Birmingham Airport Authority appeals ethics commission opinion it says affects ‘thousands of Alabama citizens’
The Birmingham Airport Authority (BAA) has appealed a decision by the Alabama Ethics Commission determining that the BAA’s employees are considered public employees under Alabama’s ethics law.
Numerous requirements and restrictions accompany the designation as “public employees” for purposes of the ethics law, including the filing of annual statements of economic interest with the ethics commission.
Under Alabama’s ethics law, the triggering event which makes someone a public employee is that they are “paid in whole or in part from state, county, or municipal funds.” While BAA’s employees are not paid in whole or in part from public funds, the ethics commission employed a more activist interpretation of the law and deemed them public employees.
BAA contends that because the salaries of its employees come from user and landing fees paid by airlines, as well as rental and concession fees at the airport, they do not fall within the provisions of the ethics law.
Mark White, attorney for BAA, believes the commission’s interpretation of the law could have a wide-ranging impact across Alabama.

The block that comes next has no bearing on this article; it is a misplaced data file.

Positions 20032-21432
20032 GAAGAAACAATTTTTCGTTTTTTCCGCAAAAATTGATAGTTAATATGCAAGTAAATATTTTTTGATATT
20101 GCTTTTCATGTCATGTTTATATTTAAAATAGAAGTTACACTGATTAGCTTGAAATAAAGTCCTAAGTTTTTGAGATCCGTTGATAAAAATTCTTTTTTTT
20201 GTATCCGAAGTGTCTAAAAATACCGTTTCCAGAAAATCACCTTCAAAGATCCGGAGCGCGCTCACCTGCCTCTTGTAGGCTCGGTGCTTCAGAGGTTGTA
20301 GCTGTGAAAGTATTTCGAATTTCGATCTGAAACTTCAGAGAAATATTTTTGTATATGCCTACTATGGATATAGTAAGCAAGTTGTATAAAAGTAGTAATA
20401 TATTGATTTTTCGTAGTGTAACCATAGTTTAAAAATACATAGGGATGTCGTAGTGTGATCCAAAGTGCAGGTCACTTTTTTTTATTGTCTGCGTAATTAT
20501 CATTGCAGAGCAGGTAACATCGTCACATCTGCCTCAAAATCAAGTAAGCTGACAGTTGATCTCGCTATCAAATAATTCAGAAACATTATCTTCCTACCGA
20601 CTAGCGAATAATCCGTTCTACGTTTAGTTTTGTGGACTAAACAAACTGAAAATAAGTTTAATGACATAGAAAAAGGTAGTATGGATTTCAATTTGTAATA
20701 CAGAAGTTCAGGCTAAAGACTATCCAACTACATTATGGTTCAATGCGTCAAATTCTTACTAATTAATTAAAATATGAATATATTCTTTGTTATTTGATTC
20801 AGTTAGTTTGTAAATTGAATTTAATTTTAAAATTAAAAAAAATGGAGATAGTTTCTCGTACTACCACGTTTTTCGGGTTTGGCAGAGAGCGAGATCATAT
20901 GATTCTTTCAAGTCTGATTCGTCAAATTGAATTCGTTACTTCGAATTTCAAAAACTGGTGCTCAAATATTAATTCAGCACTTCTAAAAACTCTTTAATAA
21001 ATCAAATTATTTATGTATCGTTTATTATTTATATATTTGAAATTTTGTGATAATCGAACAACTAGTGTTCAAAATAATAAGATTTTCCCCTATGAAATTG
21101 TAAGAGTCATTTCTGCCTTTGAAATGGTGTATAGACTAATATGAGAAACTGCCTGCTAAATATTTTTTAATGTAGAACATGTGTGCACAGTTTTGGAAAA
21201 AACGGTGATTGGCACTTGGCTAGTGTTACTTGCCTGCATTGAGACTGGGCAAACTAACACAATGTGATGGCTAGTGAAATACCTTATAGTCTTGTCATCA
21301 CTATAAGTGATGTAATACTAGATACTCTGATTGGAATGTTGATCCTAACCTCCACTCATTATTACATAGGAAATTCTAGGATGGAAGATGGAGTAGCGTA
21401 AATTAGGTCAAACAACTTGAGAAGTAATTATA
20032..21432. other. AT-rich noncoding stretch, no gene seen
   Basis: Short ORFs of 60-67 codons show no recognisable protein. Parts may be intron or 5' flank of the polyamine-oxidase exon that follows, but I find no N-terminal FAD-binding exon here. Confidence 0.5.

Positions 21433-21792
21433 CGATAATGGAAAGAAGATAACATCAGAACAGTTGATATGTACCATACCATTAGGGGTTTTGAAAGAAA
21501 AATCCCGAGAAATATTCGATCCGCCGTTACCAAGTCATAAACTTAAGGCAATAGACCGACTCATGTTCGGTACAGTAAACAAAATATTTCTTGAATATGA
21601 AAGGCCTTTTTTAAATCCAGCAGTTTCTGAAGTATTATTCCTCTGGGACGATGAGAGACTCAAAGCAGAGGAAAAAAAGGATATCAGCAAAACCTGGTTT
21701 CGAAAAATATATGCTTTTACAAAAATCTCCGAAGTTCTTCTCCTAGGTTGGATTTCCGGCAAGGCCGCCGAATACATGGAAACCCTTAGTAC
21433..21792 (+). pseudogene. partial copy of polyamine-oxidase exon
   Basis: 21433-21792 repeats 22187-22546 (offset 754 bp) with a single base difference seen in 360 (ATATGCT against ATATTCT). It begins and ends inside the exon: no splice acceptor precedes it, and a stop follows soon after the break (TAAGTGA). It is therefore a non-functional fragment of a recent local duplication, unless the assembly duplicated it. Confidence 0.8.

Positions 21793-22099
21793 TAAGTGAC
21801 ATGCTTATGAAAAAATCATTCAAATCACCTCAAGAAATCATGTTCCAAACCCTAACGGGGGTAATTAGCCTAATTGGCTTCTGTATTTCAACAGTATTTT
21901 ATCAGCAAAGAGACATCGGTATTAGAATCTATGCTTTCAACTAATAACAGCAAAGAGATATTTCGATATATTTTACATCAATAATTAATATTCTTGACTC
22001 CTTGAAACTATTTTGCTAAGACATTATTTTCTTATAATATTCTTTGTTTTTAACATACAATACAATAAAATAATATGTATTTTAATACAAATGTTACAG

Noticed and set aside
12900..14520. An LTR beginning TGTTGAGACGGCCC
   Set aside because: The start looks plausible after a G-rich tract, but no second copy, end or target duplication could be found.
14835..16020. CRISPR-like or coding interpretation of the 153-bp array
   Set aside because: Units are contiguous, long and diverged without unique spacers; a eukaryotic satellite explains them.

“Immediately after the Opinion it became apparent that the Opinion impacted thousands of Alabama citizens who work for various Authorities throughout the State, and who had always been classified as not being ‘public employees,'” he noted in a statement to Yellowhammer News.
Following the issuance of the commission’s opinion in August, executive director Tom Albritton commented to Yellowhammer News that he did not know how many people would be affected by the decision.
Both sides to the appeal agreed to stay the operation of the opinion, for the time being. Under Judge Brooke Reid’s order, affected persons will not have to comply with the commission’s regulatory requirements until a determination is made in Montgomery County Circuit Court.
Albritton explained the commission’s reasoning behind agreeing to the stay.
“The Commission agreed to the Stay because although we’re confident that we decided the issue correctly, we thought it was only fair to those affected by the Opinion to delay its operation until the Opinion is affirmed,” he outlined.
One source familiar with Alabama’s Ethics Act agreed with White’s assessment of the impact of the ethics commission’s opinion.
“My sense is that [the commission] added thousands of people to the rolls of the list of ‘public employees’ restricted by the Act because they read the qualifying clause as having no field of operation,” the source observed.
Albritton indicated in a statement that the commission planned to answer BAA’s complaint “within the time provided under the Rules of Civil Procedure, if not sooner.”
Tim Howe is an owner of Yellowhammer News